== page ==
More and more the experience of watching Natsuyuki Rendezvous is dominated by the strong emotions in inspires in me – which is just as well, because after this week I have less idea what’s really going on than ever.
I can’t help but feel that the key moment of the episode came when Mer-Rokka asked Hazuki, “Who’s really the main character?” That question seems to be at the center of everything, and while I opined a couple of weeks ago that Atsushi was really the main character despite the fact that he’s dead, I’m really not sure. And it doesn’t help that the identities of these three people are so hopelessly entangled that’s it’s impossible to tell where one soul begins, and the other ends. It’s certainly a novel approach to a romantic triangle and a ghost story.
I also opined, if you remember, that one reason Natsuyuki Rendezvous seemed to be having trouble finding an audience was that it makes things very difficult for the viewer. Well this episode certainly doesn’t change that – it’s a confusing tangle, both emotionally and plot-wise – and while I think it’s in a good way I can’t honestly say I’m sure. All I am sure of is that this series provokes very strong feelings in me, and Atsushi most of all. There are times when he really irritates me to the point where I almost hate him, but then an overwhelming sense of sympathy washes over me when I realize what he’s going through.
In a sense, the entire scenario of this show is one long torture sequence for Atsushi. Let’s set aside all the things that happened before we were allowed to peek through the window into these three characters’ lives – the childhood in and out of hospitals, the lifelong illness, the regrets of so much left unfinished. To have been forced to be a passive observation to Rokka’s life was bad enough, but ironically the body-switching development (which, let’s face it, is swimming in irony) is even worse in some ways. To hold the hand of the woman he loves, to be kissed by her and told he’s loved by her, even to make love with her – and yet to know that it wasn’t he that was in her heart when all this was happening. To experience all that physically again, only to realize that it was the process of Rokka falling in love with someone other than him – and for the first time in her life. My goodness, that’s an emotional brutality you don’t often see in anime or anywhere else.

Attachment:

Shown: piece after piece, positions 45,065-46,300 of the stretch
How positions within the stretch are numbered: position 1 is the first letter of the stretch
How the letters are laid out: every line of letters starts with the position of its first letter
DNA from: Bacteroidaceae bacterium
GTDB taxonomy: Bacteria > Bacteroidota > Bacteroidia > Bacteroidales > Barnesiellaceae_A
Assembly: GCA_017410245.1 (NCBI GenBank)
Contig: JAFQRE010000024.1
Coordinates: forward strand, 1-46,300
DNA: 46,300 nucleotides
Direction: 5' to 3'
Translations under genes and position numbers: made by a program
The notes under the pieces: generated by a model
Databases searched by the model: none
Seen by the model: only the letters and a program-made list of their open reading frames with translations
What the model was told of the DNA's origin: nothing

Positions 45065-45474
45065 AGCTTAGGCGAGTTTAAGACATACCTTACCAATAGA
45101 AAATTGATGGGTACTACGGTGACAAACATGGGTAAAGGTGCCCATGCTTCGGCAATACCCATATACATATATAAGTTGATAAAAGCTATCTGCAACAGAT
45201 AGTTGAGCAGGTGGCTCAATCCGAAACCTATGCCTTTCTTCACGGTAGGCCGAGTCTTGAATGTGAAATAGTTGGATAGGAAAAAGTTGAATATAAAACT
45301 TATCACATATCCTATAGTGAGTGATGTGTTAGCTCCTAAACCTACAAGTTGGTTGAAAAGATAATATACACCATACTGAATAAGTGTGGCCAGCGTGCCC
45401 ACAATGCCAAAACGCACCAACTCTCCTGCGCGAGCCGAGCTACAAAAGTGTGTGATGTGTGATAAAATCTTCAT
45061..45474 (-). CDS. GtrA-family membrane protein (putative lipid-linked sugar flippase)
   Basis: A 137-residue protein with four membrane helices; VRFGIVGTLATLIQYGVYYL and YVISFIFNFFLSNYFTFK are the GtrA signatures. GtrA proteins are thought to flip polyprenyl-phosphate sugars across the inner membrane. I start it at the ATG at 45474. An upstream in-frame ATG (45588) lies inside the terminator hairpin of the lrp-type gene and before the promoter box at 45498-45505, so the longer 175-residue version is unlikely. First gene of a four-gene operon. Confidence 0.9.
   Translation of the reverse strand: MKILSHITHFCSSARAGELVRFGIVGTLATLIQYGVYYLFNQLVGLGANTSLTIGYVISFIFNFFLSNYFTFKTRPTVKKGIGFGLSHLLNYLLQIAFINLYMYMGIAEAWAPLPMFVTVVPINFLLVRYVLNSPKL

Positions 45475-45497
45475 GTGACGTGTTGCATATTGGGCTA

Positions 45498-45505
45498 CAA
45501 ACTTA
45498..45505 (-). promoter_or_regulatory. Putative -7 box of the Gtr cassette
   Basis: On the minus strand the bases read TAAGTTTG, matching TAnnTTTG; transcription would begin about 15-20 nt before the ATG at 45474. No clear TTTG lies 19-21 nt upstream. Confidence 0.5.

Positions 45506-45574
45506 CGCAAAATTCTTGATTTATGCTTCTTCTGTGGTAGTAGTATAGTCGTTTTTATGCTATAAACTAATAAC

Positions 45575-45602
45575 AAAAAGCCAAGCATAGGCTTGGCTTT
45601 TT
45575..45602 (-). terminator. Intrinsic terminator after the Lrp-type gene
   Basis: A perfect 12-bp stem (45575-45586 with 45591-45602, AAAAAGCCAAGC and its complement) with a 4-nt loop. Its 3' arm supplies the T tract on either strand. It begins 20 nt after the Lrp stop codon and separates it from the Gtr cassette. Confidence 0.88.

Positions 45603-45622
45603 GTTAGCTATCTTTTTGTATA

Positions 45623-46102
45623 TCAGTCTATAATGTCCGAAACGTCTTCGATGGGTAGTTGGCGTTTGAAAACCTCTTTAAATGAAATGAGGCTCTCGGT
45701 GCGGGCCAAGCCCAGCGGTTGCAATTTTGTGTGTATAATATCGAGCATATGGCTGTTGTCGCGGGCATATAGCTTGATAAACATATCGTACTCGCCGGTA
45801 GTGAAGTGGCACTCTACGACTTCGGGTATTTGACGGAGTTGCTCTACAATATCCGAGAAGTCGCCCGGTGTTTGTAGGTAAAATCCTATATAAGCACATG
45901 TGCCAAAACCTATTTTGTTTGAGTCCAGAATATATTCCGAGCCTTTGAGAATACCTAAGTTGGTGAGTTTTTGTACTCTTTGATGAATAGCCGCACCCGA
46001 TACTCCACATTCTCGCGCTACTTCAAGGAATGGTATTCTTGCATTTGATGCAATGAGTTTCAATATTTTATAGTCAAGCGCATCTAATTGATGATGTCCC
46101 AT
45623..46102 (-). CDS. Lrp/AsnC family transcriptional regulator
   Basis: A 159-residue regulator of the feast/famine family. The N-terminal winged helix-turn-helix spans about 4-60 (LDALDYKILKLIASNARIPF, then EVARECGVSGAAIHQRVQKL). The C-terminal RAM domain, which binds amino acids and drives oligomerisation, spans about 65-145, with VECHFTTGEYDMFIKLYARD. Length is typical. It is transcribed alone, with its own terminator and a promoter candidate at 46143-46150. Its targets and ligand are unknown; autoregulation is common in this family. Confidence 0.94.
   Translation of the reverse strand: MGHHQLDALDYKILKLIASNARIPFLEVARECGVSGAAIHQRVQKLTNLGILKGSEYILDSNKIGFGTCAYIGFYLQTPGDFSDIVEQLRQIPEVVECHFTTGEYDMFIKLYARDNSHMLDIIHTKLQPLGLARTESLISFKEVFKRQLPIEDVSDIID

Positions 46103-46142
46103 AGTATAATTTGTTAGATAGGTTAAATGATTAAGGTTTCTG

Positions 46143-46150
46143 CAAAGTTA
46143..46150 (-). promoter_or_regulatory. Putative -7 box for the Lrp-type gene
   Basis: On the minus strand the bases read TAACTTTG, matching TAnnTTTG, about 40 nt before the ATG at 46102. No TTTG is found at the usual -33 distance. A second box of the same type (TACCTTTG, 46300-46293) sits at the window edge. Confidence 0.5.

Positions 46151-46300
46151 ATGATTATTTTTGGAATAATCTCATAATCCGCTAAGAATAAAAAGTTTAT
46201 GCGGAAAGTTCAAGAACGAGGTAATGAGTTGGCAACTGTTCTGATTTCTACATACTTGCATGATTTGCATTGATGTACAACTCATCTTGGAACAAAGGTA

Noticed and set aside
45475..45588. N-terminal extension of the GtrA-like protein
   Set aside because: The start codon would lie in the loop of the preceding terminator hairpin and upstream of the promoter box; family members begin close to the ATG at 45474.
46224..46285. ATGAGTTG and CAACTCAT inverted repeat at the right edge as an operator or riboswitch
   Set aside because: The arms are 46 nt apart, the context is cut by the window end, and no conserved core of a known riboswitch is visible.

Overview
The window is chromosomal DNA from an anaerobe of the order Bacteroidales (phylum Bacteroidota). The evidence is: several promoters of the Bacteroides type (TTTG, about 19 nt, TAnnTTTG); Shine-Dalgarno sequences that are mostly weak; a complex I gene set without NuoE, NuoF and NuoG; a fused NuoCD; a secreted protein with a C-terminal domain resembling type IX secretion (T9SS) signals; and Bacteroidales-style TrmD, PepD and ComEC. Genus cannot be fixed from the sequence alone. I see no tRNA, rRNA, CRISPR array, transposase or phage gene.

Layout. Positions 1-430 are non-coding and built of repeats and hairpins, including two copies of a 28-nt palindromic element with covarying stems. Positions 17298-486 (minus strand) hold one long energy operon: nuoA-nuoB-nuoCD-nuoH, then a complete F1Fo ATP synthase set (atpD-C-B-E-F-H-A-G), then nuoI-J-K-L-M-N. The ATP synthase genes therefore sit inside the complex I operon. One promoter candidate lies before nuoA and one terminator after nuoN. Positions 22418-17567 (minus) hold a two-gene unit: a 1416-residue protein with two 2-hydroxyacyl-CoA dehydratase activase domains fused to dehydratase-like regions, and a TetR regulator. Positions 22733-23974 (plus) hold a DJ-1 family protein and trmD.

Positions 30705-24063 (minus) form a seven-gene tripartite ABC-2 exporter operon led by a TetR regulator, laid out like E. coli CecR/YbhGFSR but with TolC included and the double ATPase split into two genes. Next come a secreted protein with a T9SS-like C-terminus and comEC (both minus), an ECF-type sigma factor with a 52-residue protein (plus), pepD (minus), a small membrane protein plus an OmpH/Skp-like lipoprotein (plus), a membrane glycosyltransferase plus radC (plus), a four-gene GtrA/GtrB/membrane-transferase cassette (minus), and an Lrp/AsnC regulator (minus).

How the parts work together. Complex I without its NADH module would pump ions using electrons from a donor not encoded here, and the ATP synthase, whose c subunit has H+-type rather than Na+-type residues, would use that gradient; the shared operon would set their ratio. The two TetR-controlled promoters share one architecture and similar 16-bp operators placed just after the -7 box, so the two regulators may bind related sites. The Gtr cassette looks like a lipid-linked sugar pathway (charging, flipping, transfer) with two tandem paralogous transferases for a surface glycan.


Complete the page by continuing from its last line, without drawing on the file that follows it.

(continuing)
I’m angry at Atsushi for his selfishness – for stealing Hazuki’s first time with Rokka, especially. But if anyone ever had an excuse for selfishness, he’s the one. The problem for me comes in where we go from here. Just what is the reality that these three poor souls are trapped in, and what is the ultimate resolution? Does Rokka eventually find out what’s really happening – and how does that effect her feelings for Hazuki, if so? She’s certainly getting an inkling that something’s amiss – starting with “Hazuki” knowing about her oyster story, then his speaking of himself derisively in the third-person, the “telegram-like” note he left her after their lovemaking, and most importantly the way he arranged the flowers in the shop.
That was obviously a moment pregnant with plot implications, though I won’t pretend to have a handle on just what they are. Why did Rokka see Atsushi’s true form just for a moment when she opened the shop door, and why did she reference “President Octopus” from his student project? And what does Atsushi have planned – his exit seemed to have the look of finality to it. Is it an indication that he’s going to give Hazuki his body back, or does he intend to hang onto it and take him far away from her? What were the last words he left behind in the hospital wastebasket, and the significance of the small potted plant he took with him – is it the one he was given as a child by his classmates? After all this time, is that even possible? Clearly, he intends to remove the traces of his existence from Rokka’s life – though to what end, I think it’s fair to say we don’t really know.
The question of Hazuki’s role in all this – the one who seemed nominally to be the main character – is another great variable. There’s an implication that he’s trapped in a story left unfinished because of “The Prince’s” death, and can only be released when the Prince finishes the tale. But what is his role in finishing the story? Hazuki has already expressed a willingness to carry the burden of both Rokka and Atsushi, but we – and he – don’t know what that really means in practical terms. If Atushi and Rokka are struggling to move on, each in their own way, Hazuki’s struggle would seemingly be to grow up – and his courtship of Rokka a major step in doing so. But of late he’s been a passive participant in his own story, and I don’t see any way things can really move forward until that changes. Perhaps it’s simply a question of Hazuki stepping forward and accepting the role of the main character in his own life – because that’s something only he can do – and understanding that he cannot carry Atsushi with him. Only Rokka can allow the ghosts of the past to rest, and entrust her future to the living.